“Wait. Everyone will be happy soon. I won’t wait around for that. Believe me, it will bore us stupid. I want happiness now, on my terms.”
‘L’Argent’, the last film directed by Robert Bresson in 1983, is as elegant and deceptively simple as his 1960s movies. Thematically its closest relation is ‘Pickpocket’: in ‘L’Argent’ we follow a forged banknote as it changes hands and leads to a cycle of increasingly violent crimes. Bresson directs with a light touch, the events are episodic and depicted without hyperbole and without telling us how to feel. The acting is distanced and unemotional but made all the more powerful for that. You constantly get the feeling you’re being kept away from events, for example during a bank robbery, Bresson refuses to show salacious or thrilling details of the moment, instead focussing on the getaway car. Or when the final, brutal murder occurs, we are only allowed to see snippets before we follow the killer, Yvon, as he confesses to the police. Even then, the camera retreats before he is arrested. Watching a Bresson movie is a strange experience. By rights, the distancing should be alienating, but instead it draws you in. There is something compelling in the desire to see more and the reactionary restraint that Bresson demonstrates in what he displays. It paradoxically makes his films simpler and more complex: simple on a narrative level, but more complex in the emotions they are able to tap into. This is the other extreme to Argento (the director of the last movie I saw), but the effect is no less absorbing and, if anything, more shocking.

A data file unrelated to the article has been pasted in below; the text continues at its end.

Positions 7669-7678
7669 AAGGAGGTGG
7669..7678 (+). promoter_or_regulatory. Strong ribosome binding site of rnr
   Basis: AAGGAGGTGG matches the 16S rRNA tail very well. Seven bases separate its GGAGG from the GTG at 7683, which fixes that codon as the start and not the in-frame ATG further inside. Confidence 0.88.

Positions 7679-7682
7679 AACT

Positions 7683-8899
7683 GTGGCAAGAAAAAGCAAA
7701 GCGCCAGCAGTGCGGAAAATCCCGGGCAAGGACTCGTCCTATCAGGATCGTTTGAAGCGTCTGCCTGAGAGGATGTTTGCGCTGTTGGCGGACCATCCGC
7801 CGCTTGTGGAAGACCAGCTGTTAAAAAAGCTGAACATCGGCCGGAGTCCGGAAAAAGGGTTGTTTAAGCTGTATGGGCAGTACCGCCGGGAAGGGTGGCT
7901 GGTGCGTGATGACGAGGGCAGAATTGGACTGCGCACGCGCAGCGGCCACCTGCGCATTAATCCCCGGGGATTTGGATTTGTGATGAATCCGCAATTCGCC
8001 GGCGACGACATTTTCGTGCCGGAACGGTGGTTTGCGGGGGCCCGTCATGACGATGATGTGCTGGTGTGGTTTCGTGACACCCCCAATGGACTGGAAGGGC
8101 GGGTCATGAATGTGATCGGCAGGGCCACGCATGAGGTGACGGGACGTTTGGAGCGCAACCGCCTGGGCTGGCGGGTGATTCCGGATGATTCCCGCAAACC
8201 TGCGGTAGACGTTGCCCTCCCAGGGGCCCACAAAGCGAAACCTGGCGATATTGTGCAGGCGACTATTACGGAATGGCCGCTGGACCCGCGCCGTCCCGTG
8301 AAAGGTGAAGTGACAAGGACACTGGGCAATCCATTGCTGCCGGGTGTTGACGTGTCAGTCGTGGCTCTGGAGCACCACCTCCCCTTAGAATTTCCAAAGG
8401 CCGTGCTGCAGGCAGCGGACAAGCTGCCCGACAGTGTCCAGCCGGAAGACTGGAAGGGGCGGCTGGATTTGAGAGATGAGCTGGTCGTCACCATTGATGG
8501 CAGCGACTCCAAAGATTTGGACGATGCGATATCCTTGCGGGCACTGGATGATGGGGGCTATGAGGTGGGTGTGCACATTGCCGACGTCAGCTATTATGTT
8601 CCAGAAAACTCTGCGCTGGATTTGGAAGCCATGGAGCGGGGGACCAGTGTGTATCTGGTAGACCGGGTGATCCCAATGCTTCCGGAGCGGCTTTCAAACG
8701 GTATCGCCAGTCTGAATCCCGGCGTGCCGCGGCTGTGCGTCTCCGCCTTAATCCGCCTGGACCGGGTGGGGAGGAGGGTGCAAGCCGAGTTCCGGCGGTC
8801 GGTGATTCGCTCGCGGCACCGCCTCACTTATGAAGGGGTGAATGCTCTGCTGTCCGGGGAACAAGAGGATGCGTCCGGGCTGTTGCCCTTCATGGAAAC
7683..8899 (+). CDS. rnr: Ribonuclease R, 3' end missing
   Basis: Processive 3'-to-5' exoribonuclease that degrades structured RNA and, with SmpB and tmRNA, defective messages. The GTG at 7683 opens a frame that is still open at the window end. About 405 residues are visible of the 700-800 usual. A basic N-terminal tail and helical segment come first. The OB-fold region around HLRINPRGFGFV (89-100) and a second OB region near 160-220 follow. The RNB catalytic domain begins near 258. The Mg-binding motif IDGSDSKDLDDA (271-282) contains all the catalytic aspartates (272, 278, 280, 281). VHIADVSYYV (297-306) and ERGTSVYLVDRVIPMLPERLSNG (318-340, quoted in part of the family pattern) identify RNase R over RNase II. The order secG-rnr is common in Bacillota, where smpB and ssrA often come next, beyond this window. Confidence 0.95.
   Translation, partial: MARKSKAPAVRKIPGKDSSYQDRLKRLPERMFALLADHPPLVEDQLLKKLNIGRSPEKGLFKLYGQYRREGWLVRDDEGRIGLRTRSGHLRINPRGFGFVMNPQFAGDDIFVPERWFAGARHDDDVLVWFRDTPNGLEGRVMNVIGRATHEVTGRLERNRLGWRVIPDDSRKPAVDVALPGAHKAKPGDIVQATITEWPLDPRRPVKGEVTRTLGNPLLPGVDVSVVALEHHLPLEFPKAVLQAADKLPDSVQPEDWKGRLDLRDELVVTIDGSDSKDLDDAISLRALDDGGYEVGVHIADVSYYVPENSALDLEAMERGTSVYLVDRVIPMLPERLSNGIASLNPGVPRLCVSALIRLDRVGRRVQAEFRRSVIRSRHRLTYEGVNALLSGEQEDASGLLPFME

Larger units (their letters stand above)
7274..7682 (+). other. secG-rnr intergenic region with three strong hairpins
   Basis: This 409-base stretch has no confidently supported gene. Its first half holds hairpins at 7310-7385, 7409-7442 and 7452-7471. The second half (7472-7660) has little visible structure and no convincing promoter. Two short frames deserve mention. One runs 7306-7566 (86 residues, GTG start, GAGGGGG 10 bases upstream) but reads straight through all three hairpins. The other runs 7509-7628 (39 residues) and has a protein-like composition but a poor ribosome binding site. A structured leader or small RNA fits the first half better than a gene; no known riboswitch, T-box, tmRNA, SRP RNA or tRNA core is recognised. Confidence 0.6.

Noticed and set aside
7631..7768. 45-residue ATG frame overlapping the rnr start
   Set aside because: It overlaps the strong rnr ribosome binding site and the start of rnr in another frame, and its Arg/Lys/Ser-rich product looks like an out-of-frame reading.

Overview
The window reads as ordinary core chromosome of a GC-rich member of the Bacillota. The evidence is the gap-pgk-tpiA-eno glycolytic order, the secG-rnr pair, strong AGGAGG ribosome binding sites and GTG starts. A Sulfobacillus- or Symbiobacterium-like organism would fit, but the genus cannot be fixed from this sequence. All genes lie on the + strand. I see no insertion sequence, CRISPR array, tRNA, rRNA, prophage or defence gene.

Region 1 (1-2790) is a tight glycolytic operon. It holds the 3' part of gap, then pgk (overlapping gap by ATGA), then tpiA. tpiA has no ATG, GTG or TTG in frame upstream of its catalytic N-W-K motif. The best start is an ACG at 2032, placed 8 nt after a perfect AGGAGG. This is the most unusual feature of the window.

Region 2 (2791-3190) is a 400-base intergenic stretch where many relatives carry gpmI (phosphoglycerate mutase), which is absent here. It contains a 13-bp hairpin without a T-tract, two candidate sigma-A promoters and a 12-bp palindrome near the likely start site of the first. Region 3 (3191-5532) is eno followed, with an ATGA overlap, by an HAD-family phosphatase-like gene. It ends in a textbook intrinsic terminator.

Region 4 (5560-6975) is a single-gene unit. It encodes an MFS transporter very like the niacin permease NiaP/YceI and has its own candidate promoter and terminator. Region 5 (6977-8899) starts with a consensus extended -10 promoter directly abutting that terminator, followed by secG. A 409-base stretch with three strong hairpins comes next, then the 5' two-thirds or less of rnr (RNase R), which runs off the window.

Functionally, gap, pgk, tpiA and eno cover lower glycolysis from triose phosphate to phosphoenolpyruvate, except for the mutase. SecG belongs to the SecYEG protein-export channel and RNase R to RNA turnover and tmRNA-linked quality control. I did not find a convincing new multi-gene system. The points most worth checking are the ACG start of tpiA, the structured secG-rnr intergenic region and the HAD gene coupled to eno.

Would I recommend it? Yes – again all of Bresson’s movies are worth watching. I’d also recommend watching it in a contrasting double bill with ‘Profondo Rosso’ for a laugh.